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News Briefs
August 1958 Radio-Electronics

August 1958 Radio-Electronics

August 1958 Radio-Electronics Cover - RF Cafe[Table of Contents]

Wax nostalgic about and learn from the history of early electronics. See articles from Radio-Electronics, published 1930-1988. All copyrights hereby acknowledged.

Joseph Ryerson (see 1976 award), of the Griffiss AFB Air Development Laboratory was thinking in 1958 when this Radio-Electronics article appeared about a method for exploiting gravitational waves for communication purposes long before they were finally detected for the first time in 2015. Even today, however, we are nowhere near being able to control gravity waves. In fact, an Earth-based system is unlikely to ever be developed due to the extraordinarily long wavelength of various kinds of gravity waves with periods measured in minutes, hours, days, hours, weeks, and longer. Space-based sun-orbiting interferometer satellite pairs (Laser Interferometer Space Antenna - LISA) are in the planning stage to more accurately measure gravity wave. I wonder if Mr. Ryerson was/is around to witness the gravitational wave detection? Another major topic was the DIANA Moon Radar project where the Army Signal Corps offered to send QSL cards to amateur radio operators who reported picking up the signals bounced off the lunar surface. Doing so not only encouraged the sport, but information provided regarding location, time of day, frequency (Doppler shift), and signal strength assisted the Army Sign Corps in assessing their network of Mini-track stations.

New Briefs: 11/1957 | 8/1958 | 11/1959 | 2/1960 | 4/1960 | 8/1960 | 12/1961 | 3/1963 | 4/1963

News Briefs

News Briefs, August 1958 Radio-Electronics - RF CafeUse of Gravitational Waves for a wireless communication substitute for radio is being explored by Joseph L. Ryerson, chief of the Advanced Development Laboratory, Rome, Air Development Center, Griffiss Air Force Base, Rome, N.Y.

The proposal is still in the theory stage, no equipment having been built. Key to the system would be gravitational coupling between oscillating masses. Ryerson gave the example of a lead ball vibrating at a given rate in a frictionless bearing. Its gravitational field should cause a "receiver" ball of the same mass to vibrate at the same rate.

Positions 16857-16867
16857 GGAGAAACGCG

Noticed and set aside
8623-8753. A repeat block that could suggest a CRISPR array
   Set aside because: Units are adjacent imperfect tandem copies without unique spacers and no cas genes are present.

Diana Moon Radar, September 1958 Radio & TV News - RF Cafe"Moon Dxing" is being encouraged by the Army Signal Corps, which sends the QSL card shown here to listeners who report picking up radar signals bounced from the moon. The signals, beamed from Fort Monmouth, N. J., by the Signal Corps and the US Naval Research Laboratories, are on the US satellite frequency of 108 mc and are transmitted for the purpose of calibrating far-flung Mini-track receiving stations. The Fort Monmouth transmitter aims 1.2 megawatts of radiated power at the moon from a 50-foot parabolic antenna.

News Briefs August 1958 Radio-electronics - RF CafeThe 108-mc transmissions start 2 hours before the moon reaches its highest point, and last for 6 hours - but not on a daily schedule, because of the possibility of interference with transmissions from satellites on the same frequency. Diana signals are usually CW, but are occasionally frequency-modulated with an identification message in International Code. Pulse-modulated and CW signals are also transmitted at 151.11 mc in connection with other moon-bounce research.

The 108-mc Jersey bounce has been received in Germany and South America. An extremely sensitive receiver and directional antenna are required. Amateurs who pick us this 1/2-million mile dx should send a listener's card to Diana, c/o Radio-electronics, 154 W. 14th St., New York 11, N. Y. The information will be forwarded to the Signal Corps moon radar project and will be acknowledged with a QSL card.

Voice-modulated signals have been bounced from the moon and received halfway around the earth without appreciable loss of quality by University of Michigan researchers working under an Air Force contract. This marked improvement over previous transmissions, according to preliminary reports, was due to use of very short wavelengths (about 1 inch). Success of these experiments has led to predictions that commercial use of the moon for intercontinental communications is only a few years away.



Posted July 23, 2021

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RF Cafe began life in 1996 as "RF Tools" in an AOL screen name web space totaling 2 MB. Its primary purpose was to provide me with ready access to commonly needed formulas and reference material while performing my work as an RF system and circuit design engineer. The World Wide Web (Internet) was largely an unknown entity at the time and bandwidth was a scarce commodity. Dial-up modems blazed along at 14.4 kbps while tying up your telephone line, and a nice lady's voice announced "You've Got Mail" when a new message arrived...

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